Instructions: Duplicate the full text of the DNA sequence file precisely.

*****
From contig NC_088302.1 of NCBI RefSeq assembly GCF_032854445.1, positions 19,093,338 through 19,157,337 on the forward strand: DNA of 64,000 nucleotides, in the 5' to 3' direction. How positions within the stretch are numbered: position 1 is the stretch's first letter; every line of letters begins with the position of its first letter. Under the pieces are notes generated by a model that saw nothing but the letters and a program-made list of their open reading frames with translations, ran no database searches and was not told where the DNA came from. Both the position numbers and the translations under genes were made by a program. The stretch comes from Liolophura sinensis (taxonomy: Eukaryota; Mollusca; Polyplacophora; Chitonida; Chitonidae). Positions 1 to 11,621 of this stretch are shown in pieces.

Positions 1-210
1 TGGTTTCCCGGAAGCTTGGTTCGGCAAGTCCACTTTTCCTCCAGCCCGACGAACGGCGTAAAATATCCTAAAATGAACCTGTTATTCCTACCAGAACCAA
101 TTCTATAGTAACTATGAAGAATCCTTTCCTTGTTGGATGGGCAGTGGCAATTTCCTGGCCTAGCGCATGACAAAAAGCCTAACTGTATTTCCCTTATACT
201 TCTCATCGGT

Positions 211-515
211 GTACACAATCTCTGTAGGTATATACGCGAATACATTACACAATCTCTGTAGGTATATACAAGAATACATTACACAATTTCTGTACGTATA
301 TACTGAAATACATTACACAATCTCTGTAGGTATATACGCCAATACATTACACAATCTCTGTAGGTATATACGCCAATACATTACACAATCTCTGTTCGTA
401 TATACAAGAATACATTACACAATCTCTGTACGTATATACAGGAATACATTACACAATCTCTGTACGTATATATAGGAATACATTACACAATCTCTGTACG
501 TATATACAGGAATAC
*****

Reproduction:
From contig NC_088302.1 of NCBI RefSeq assembly GCF_032854445.1, positions 19,093,338 through 19,157,337 on the forward strand: DNA of 64,000 nucleotides, in the 5' to 3' direction. How positions within the stretch are numbered: position 1 is the stretch's first letter; every line of letters begins with the position of its first letter. Under the pieces are notes generated by a model that saw nothing but the letters and a program-made list of their open reading frames with translations, ran no database searches and was not told where the DNA came from. Both the position numbers and the translations under genes were made by a program. The stretch comes from Liolophura sinensis (taxonomy: Eukaryota; Mollusca; Polyplacophora; Chitonida; Chitonidae). Positions 1 to 11,621 of this stretch are shown in pieces.

Positions 1-210
1 TGGTTTCCCGGAAGCTTGGTTCGGCAAGTCCACTTTTCCTCCAGCCCGACGAACGGCGTAAAATATCCTAAAATGAACCTGTTATTCCTACCAGAACCAA
101 TTCTATAGTAACTATGAAGAATCCTTTCCTTGTTGGATGGGCAGTGGCAATTTCCTGGCCTAGCGCATGACAAAAAGCCTAACTGTATTTCCCTTATACT
201 TCTCATCGGT

Positions 211-515
211 GTACACAATCTCTGTAGGTATATACGCGAATACATTACACAATCTCTGTAGGTATATACAAGAATACATTACACAATTTCTGTACGTATA
301 TACTGAAATACATTACACAATCTCTGTAGGTATATACGCCAATACATTACACAATCTCTGTAGGTATATACGCCAATACATTACACAATCTCTGTTCGTA
401 TATACAAGAATACATTACACAATCTCTGTACGTATATACAGGAATACATTACACAATCTCTGTACGTATATATAGGAATACATTACACAATCTCTGTACG
501 TATATACAGGAATAC